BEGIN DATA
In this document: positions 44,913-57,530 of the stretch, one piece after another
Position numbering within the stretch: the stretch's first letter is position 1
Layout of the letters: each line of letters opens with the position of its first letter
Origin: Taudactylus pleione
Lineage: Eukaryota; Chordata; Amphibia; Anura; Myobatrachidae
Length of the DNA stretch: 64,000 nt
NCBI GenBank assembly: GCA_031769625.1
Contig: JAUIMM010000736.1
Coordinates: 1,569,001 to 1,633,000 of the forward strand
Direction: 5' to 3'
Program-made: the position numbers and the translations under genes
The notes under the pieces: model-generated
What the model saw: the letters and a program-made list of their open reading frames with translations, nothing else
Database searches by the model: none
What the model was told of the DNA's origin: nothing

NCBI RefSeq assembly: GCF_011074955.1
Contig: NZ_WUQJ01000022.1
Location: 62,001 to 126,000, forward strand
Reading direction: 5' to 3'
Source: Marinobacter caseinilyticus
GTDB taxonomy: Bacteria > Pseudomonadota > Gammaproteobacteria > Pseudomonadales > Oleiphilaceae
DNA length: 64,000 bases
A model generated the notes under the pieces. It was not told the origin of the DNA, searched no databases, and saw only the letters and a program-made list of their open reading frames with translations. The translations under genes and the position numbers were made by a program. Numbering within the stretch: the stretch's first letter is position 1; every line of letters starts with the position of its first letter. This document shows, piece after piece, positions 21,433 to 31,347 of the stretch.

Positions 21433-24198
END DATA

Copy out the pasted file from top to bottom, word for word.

In this document: positions 44,913-57,530 of the stretch, one piece after another
Position numbering within the stretch: the stretch's first letter is position 1
Layout of the letters: each line of letters opens with the position of its first letter
Origin: Taudactylus pleione
Lineage: Eukaryota; Chordata; Amphibia; Anura; Myobatrachidae
Length of the DNA stretch: 64,000 nt
NCBI GenBank assembly: GCA_031769625.1
Contig: JAUIMM010000736.1
Coordinates: 1,569,001 to 1,633,000 of the forward strand
Direction: 5' to 3'
Program-made: the position numbers and the translations under genes
The notes under the pieces: model-generated
What the model saw: the letters and a program-made list of their open reading frames with translations, nothing else
Database searches by the model: none
What the model was told of the DNA's origin: nothing

NCBI RefSeq assembly: GCF_011074955.1
Contig: NZ_WUQJ01000022.1
Location: 62,001 to 126,000, forward strand
Reading direction: 5' to 3'
Source: Marinobacter caseinilyticus
GTDB taxonomy: Bacteria > Pseudomonadota > Gammaproteobacteria > Pseudomonadales > Oleiphilaceae
DNA length: 64,000 bases
A model generated the notes under the pieces. It was not told the origin of the DNA, searched no databases, and saw only the letters and a program-made list of their open reading frames with translations. The translations under genes and the position numbers were made by a program. Numbering within the stretch: the stretch's first letter is position 1; every line of letters starts with the position of its first letter. This document shows, piece after piece, positions 21,433 to 31,347 of the stretch.

Positions 21433-24198